FRISCO, Texas — A famous Chinese proverb states a journey of a thousand miles begins with a single step.
This quote is fitting for ex-Iowa State standout Naz Mitrou-Long, whose basketball journey has taken him from his native Canada to six years in Ames to splitting the past season-and-a-half between the NBA’s Utah Jazz and their nearby NBA G-League affiliate, the Salt Lake City Stars.
“It’s a blessing to know that an organization has invested in you. Especially in the G-League, there’s a lot of turnover,” Mitrou-Long said during a recent road trip to Texas. “To be in an organization where you know you’re wanted, they believe in your growth and to actually feel yourself growing as a player and learning more about the game, it’s an awesome feeling.”
Last season, the former Cyclone averaged 18 points, 6.1 rebounds, 4.6 assists and 1.2 steals per game for the Stars. So far this campaign, he’s chipping in 18.8 points, 5.8 assists, 5.2 rebounds and one steal a night.
Martin Schiller has been coaching the now 25-year-old with Salt Lake and likes the improvement Mitrou-Long has shown.
“First of all, he’s highly professional,” Schiller said. “Really works on his craft, a really high-standard professional and teammate.
“The biggest thing for us is improving his pick-and-roll decision making, which he did a tremendous job of last season. We’re really happy about his aggressiveness. Now he’s got to limit turnovers. That’s the next step.”
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Mitrou-Long hasn’t played exclusively in the G-League the past 18 months. He’s also had two NBA cups of coffee with the Jazz. His league debut came Dec. 26, 2017, at Denver when he drained a 3-pointer in a 31-second stint. He also appeared in a Nov. 5, 2018, game against Toronto, going scoreless in 3:40.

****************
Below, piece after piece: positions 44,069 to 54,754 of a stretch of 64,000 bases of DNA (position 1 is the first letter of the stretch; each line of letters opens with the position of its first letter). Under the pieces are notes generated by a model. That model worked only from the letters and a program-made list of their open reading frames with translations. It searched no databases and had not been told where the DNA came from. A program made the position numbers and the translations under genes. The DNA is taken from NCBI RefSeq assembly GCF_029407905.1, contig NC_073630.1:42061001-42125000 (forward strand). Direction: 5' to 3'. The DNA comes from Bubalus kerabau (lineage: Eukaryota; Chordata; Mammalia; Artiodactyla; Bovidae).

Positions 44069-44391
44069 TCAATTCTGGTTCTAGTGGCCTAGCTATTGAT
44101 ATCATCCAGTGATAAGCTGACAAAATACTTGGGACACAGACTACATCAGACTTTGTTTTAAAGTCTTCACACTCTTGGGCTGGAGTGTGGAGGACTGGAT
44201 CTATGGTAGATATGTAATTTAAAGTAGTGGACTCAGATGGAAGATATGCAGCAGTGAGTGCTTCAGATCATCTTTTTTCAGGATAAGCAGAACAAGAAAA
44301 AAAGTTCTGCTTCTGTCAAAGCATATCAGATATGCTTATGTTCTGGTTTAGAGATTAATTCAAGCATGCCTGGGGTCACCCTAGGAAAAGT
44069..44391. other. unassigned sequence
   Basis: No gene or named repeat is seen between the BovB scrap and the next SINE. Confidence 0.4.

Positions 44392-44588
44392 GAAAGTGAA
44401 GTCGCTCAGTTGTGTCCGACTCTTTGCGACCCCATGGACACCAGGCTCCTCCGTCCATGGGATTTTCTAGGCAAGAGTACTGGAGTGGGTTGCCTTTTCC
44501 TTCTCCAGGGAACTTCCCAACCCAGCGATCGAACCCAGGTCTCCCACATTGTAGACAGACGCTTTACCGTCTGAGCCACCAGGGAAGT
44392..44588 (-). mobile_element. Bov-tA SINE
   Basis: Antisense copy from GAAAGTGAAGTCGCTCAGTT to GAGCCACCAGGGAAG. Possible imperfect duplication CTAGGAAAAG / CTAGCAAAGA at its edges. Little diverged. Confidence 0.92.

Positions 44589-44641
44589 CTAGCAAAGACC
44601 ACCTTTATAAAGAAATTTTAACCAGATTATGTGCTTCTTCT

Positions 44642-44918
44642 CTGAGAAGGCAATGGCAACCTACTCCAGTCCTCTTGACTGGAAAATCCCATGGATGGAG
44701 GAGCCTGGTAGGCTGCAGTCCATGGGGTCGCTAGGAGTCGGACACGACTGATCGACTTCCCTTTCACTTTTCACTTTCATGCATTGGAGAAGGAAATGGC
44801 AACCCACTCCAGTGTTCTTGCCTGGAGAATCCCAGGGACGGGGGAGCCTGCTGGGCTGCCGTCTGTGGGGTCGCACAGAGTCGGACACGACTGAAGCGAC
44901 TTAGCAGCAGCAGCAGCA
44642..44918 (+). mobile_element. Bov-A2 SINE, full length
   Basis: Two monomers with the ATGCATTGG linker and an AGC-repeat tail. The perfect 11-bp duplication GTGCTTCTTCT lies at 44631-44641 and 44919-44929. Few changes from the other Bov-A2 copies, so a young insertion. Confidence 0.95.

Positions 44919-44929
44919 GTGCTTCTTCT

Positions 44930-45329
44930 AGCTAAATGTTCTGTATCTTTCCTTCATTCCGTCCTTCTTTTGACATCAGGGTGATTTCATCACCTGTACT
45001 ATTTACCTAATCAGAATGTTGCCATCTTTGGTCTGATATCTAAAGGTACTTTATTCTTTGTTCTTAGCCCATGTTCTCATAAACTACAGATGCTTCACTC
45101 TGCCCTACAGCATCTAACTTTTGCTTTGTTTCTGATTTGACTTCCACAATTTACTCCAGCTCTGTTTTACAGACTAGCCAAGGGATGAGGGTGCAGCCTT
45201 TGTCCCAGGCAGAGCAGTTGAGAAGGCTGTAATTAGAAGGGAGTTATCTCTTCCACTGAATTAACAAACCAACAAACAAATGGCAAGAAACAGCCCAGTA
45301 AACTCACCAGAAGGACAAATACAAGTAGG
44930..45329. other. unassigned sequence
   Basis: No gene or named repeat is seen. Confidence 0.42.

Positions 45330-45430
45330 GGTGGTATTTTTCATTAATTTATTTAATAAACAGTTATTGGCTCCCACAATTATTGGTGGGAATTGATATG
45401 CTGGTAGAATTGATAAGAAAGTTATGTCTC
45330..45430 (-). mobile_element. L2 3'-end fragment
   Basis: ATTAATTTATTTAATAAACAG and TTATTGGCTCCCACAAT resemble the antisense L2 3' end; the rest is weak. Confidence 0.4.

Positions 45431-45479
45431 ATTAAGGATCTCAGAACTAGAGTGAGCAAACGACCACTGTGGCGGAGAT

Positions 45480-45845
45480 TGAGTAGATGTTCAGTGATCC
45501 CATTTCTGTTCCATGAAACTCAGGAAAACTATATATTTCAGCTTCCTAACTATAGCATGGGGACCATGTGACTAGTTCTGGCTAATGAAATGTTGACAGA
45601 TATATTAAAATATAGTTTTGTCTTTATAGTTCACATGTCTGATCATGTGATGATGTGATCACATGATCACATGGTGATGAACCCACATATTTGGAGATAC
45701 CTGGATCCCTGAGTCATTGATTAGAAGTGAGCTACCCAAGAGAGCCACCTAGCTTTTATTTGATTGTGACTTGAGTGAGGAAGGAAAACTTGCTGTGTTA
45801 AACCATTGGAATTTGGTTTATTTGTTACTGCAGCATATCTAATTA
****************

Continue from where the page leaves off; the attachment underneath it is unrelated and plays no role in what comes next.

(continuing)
But Mitrou-Long sees his NBA cameos as only the beginning of his time in the league.
“Yeah, that was special to get in in Denver, knock down that top-of-the-key 3 and then getting my face kicked in the next play,” he said. “Again, that’s the highs with the lows and it gave me a taste of what’s to be, what I want, and the reason that I turned down a couple of offers overseas to stay here and pursue (my dream).”
And his rationale for not heading overseas this season was simple.
“I believe in myself and I believe if I continue to be a sponge, do the right things on and off the court, that dream will be fulfilled one day,” Mitrou-Long said. “It was awesome to get a taste (of the NBA), but I’m not one of those guys doing it just for the hype, doing it just to get in for 30 seconds. I want to continue to get better and hopefully one day contribute. Whatever (role) that is, just get on an NBA roster officially.”
Of course, one side benefit to remaining under the Jazz umbrella is staying close to former ISU teammate and close friend Georges Niang, who was on a two-way deal last season before earning one of 15 spots on the Utah roster this season.
“Yeah, it’s very cool. A lot of people don’t get to have their college roommate let alone their great friend be around them after college,” Mitrou-Long said. “They keep in touch from a distance. Luckily, we’ve been able to keep in touch and be around each other. It’s awesome to see his growth and continue to work together.”
Like Niang, Mitrou-Long wears a Cardinal and Gold bracelet to always remind him of his time at ISU. He actually wears two of them on his left arm, constant reminders of how integral his time in Ames was for his continuing basketball journey.
“Second to none. I wouldn’t trade my experience in Ames, Iowa, for anything,” he said. “I learned so much from each of my coaches. Just the community always being out and packing Hilton (Coliseum) every single night, it took the nerves of playing in front of big crowds away. It really molded me to handle myself as a professional on and off the court because the microscope’s always on you and I’m thankful for that.”
And as for handling the uncertainty which accompanies being on a two-way contract, an arrangement where he could be recalled to the NBA at a moment’s notice, that unknown is merely another integral part of the process, or journey, if you will, an aspect that carries with it a potentially huge future payoff.
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“It’s a great opportunity for guys like myself where you can be the 16th, 17th man on the roster and any opportunity you get to be up with the big team, you’re learning,” Mitrou-Long said. “You’re going through what it’s like to be an NBA player. It’s great to learn. It’s great to learn from some great minds, some great players, some NBA vets and even some rooks that you build relationships with.
“It’s an awesome experience. You don’t really know what tomorrow’s going to bring as far as knowing if you’re going to be up or down, but that’s what comes with the journey, man. You just have to accept it and again, be a sponge.”